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Collaborative art project highlights the artistic and healing properties of trees

From trees to sticks to collaborative art about 50 people came to a community sculpture build at the University of Guelph

Combining nature, art and science came to fruition with a collaborative stick weaving project today.

At the How To Draw A Tree Wellness Circle on Johnston Green at the University of Guelph, people were welcomed to join artists Dawn Matheson and Agnes Niewiadomski to create a sculpture made out of sticks. 

Trees saved Matheson’s life. She has her own challenges with mental health but being with trees in nature relaxes her and calms her mind.

“It's just a practice I've developed. It grounds me,” she said. 

She wanted to bring a bit about what fuels her creativity and helps her mental health to the public with this art project.

The process of the sculpture will continue to unravel in the next couple of weeks as people add sticks to it. About 50 people came out to the event on Wednesday.

Eventually the sculpture will be used as a set piece for a play put on by Guelph Collegiate Vocational Institute (GCVI) students. 

“Our idea is always like, challenge yourself to try something that you're not used to,” said Gerard Gouchro, teacher and minor head of arts at GCVI. Students came to help create pieces of art as part of the sculpture. 

The project stemmed from an idea to get people engaged with the wellness circle. An art project called How To Draw A Tree was created by Matheson four years ago. Although the project is finished she hopes people will still engage with it.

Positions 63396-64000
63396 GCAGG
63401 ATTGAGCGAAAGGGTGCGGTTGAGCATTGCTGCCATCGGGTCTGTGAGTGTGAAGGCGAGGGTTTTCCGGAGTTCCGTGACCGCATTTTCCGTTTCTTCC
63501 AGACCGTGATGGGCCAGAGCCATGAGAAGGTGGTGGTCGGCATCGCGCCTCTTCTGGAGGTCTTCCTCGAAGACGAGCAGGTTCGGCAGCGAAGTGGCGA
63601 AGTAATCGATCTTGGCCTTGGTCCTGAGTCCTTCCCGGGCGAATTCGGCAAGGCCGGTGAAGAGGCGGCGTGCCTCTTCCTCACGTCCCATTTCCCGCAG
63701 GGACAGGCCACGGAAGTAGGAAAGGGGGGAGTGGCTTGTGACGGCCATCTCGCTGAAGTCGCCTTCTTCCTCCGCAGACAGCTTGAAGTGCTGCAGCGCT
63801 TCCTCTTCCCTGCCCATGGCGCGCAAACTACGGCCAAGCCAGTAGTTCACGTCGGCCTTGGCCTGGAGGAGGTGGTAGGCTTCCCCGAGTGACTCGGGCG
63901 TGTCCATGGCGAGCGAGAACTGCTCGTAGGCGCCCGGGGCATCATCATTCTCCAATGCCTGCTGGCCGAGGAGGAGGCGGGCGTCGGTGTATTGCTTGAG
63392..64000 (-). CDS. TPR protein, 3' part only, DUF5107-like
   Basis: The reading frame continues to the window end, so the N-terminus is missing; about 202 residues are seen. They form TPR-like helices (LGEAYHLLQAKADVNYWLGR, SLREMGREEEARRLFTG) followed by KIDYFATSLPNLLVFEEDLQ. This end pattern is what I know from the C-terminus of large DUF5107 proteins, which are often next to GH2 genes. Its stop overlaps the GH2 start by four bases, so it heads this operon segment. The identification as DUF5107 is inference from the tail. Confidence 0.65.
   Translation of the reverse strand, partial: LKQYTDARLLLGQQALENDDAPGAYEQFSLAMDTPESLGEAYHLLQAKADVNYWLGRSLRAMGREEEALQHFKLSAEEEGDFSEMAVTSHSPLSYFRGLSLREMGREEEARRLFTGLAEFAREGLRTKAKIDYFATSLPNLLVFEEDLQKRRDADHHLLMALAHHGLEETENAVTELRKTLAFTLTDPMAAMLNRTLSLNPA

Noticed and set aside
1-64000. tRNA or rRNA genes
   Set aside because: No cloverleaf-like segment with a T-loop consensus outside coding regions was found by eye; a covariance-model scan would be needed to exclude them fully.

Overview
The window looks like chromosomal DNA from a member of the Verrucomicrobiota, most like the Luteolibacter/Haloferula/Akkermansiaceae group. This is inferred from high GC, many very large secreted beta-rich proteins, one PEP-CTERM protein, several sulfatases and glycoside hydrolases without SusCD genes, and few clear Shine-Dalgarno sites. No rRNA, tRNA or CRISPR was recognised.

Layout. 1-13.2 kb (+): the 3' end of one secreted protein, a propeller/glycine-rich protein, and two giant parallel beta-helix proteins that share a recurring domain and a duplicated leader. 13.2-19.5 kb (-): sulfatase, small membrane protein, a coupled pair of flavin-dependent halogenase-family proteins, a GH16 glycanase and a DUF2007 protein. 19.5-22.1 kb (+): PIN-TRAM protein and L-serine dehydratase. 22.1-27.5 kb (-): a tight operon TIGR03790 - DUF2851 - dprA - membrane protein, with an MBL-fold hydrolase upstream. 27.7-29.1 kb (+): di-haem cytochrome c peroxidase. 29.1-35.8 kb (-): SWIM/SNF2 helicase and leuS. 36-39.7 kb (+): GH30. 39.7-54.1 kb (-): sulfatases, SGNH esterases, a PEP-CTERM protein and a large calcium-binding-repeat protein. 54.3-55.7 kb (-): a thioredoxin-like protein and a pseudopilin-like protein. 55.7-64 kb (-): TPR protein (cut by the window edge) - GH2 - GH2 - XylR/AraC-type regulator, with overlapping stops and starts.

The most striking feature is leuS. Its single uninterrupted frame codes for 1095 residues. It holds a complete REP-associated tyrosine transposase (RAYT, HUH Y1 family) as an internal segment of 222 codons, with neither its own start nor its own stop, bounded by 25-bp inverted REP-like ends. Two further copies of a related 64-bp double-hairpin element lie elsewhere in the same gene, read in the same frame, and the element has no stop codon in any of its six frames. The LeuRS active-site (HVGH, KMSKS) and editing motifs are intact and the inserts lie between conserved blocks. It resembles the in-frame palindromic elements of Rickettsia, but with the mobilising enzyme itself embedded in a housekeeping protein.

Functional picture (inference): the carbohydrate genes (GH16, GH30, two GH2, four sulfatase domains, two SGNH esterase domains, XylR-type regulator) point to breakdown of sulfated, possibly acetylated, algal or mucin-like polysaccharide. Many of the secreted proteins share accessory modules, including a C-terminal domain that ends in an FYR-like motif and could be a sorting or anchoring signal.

The team behind the project is a mix of artists, sound composers, students, poets, ecopsychologists and more. They created sound walks. People can go through a guided tour in the Arboretum while listening to artists talk about their relationship to trees.

There are four guided sound walks onsite and each person has a tree planted at the wellness circle that they connected with while working on the project.

The stick sculpture will be a work in progress. There will be a sign that reads anyone is welcome to add a stick to the sculpture. “It'll become a true process based community sculpture, maybe it'll get destroyed, which is fine by me. I'm a process based artist, there's no final product,” said Matheson.

Most of the materials used for stick weaving are sticks from trees in the Arboretum that were pruned in the winter. Instead of the material being put into a chipper “this was a great opportunity to share it here for this project,” said Justine Richardson, director of the Arboretum. 

Matheson hoped with minimal instruction people felt free to add sticks to the sculpture wherever they saw fit.

“It's just kind of come alive to see everyone's contributions. I'm really impressed,” said Niewiadomski.

Trees are the ultimate improvisers; they move wherever the sun is, said Matheson. Trees are good listeners and you can’t experience a lot of rejection from them.

“There's two parallel crises that are the biggest crisis in the world right now. And that's mental illness and climate crisis,” she said. This is what the project is about.

There will be researchers from the U of G who will be studying the art project and will give feedback to see how beneficial creating a connection between people and the earth is.

The question that runs through Matheson’s mind is; how do we glean life and creativity from trees but also give back to nature?

The art piece will be up for the next couple of weeks on Johnston Green and people can contribute by adding in their own sticks.